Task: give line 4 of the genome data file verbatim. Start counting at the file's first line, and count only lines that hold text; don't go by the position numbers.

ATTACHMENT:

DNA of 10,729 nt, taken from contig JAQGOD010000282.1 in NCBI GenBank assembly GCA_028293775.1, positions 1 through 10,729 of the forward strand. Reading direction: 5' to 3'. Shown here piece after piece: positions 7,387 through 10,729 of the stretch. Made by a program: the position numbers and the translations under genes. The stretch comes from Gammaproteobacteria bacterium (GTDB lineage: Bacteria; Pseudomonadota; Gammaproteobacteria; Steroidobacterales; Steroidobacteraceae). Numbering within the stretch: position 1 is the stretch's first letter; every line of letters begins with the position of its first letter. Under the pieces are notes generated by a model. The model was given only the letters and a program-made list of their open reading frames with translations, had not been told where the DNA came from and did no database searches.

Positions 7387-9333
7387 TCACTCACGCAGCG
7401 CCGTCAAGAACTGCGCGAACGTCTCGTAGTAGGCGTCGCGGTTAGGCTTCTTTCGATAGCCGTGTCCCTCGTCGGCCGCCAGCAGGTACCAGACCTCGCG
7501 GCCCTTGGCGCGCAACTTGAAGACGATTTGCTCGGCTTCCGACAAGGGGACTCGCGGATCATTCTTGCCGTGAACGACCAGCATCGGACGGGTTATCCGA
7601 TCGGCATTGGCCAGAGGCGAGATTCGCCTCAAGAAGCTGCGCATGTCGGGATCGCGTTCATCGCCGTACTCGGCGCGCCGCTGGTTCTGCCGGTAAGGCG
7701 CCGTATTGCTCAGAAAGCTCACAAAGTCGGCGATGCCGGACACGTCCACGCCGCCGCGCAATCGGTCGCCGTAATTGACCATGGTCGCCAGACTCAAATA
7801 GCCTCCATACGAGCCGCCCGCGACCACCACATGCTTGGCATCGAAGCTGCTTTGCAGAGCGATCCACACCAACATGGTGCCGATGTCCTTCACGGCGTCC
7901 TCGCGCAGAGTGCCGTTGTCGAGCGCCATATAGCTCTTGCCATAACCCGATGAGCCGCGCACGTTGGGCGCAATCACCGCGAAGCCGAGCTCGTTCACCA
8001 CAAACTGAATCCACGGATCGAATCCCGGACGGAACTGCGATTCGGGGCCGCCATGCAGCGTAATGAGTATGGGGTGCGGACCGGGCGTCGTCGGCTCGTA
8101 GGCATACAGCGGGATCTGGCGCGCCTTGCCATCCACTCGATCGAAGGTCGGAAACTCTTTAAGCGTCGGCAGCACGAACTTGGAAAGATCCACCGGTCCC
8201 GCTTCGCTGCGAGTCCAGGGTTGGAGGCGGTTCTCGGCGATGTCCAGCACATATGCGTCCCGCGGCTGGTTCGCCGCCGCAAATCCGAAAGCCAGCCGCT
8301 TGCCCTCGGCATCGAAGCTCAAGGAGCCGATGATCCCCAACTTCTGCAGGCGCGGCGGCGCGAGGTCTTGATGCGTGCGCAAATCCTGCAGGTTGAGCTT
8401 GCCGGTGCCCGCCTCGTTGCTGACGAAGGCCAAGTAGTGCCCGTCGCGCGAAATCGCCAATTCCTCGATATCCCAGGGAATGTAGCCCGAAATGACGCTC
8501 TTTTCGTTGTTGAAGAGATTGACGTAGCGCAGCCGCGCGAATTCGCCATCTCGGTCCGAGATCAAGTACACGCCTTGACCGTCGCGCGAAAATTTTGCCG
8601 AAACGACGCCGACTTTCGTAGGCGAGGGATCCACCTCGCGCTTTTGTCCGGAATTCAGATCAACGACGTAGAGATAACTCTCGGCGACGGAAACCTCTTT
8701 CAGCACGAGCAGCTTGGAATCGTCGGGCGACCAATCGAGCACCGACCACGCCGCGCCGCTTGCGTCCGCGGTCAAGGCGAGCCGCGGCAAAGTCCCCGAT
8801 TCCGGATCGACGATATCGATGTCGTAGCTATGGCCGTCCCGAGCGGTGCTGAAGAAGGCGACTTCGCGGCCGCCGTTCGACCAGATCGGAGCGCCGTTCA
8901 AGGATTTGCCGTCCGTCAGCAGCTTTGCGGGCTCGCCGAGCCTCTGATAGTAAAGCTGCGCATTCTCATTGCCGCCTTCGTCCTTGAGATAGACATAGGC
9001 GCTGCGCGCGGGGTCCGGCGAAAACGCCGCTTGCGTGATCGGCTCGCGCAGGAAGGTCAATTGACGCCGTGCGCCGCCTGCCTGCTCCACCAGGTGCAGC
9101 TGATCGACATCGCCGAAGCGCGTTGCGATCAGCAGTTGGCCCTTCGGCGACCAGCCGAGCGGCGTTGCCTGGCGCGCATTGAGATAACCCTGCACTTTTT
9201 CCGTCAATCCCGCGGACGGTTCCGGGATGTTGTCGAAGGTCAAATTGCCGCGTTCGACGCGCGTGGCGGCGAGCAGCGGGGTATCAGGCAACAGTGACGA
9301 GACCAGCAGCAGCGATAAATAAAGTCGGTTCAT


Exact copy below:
7401 CCGTCAAGAACTGCGCGAACGTCTCGTAGTAGGCGTCGCGGTTAGGCTTCTTTCGATAGCCGTGTCCCTCGTCGGCCGCCAGCAGGTACCAGACCTCGCG